More than 15 years ago, I remember spending some time on Christophe "Ximoon" Molon-Noblot's 4-grayscale rendition of the "7 colors" computer game, dubbed Seven Tiles. In order to win, players (2 humans, or 1 human + 1 computer with a reasonably good AI) have to conquer at least half of a tiled terrain, by changing the color / pattern of a tile to match that of some adjacent tiles. The difficulty is adjustable by controlling the size of the terrain and the amount of fragmentation. The screenshot is for the 92+/V200, but the game also works on the 89/89T, with more scrolling. The source code is provided alongside the binaries.

Article written by Lionel Debroux.

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DStar family: over 20 years old, still new members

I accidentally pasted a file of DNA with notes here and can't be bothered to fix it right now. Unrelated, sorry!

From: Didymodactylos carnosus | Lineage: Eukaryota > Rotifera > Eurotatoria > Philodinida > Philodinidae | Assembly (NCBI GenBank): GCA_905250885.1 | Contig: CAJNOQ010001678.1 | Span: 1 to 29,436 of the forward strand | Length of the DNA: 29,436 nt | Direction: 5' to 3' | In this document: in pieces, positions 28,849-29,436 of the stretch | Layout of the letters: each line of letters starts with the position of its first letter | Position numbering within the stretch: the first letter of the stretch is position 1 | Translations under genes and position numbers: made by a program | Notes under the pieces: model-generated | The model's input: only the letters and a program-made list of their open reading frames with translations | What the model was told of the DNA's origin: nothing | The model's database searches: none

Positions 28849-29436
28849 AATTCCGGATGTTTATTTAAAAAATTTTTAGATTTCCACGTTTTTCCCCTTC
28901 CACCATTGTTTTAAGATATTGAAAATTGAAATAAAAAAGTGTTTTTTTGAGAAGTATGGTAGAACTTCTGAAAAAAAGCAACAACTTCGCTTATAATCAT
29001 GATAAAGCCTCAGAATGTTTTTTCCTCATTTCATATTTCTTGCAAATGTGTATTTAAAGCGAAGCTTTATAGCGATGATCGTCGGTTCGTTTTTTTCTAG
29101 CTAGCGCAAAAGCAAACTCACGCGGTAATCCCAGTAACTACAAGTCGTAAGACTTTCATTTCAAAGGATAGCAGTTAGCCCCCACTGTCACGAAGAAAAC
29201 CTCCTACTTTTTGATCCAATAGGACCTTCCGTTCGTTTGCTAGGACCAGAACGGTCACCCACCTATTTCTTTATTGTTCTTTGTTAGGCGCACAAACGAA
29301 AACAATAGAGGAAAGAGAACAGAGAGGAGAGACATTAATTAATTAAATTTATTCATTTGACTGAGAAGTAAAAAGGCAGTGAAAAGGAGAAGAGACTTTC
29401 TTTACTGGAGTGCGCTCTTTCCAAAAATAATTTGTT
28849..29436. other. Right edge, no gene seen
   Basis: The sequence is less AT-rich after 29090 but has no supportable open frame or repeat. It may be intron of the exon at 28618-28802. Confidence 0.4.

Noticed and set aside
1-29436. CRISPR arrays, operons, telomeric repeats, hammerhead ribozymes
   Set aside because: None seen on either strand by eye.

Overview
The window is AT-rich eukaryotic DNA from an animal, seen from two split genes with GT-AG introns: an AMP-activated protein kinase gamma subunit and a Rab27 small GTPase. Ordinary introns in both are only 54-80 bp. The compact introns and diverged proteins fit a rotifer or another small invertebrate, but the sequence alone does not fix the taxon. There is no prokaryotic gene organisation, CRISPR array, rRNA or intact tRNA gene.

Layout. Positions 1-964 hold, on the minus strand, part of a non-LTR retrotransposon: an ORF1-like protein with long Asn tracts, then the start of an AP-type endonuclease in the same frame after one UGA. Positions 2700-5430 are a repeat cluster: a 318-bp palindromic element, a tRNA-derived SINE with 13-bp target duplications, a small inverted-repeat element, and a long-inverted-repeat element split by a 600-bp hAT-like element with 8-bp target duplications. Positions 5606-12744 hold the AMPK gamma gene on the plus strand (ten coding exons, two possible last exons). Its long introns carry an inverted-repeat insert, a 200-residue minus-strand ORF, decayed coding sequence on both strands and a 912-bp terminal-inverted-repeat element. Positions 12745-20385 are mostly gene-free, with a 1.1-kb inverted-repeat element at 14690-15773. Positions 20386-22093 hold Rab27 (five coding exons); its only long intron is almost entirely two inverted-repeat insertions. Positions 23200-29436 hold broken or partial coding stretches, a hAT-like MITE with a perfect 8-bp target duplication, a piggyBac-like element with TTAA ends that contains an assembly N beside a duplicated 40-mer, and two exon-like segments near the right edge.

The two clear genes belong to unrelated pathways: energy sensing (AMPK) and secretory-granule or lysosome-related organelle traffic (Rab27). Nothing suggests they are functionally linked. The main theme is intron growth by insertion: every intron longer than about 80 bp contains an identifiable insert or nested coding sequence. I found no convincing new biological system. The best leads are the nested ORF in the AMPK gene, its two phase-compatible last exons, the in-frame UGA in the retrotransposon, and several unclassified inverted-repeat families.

Posted by Xavier on 25 November 2019, 22:42 GMT

A few months ago (look, we're not doing only retro-features for decade-old software :P), Patrick "tr1p1ea" Prendergast, who received multiple features here over time, uploaded DStar CE for the TI-eZ80 series. It's the latest incarnation of a lengthy series of "DStar" games; as far as we know, this implementation is the only one targeting a TI graphing calculator equipped with a color screen. Clearly, although the gameplay remains true to the earlier implementations, color brings a nice touch, as does the overdrawing of sprites, creating a simple 3D effect :)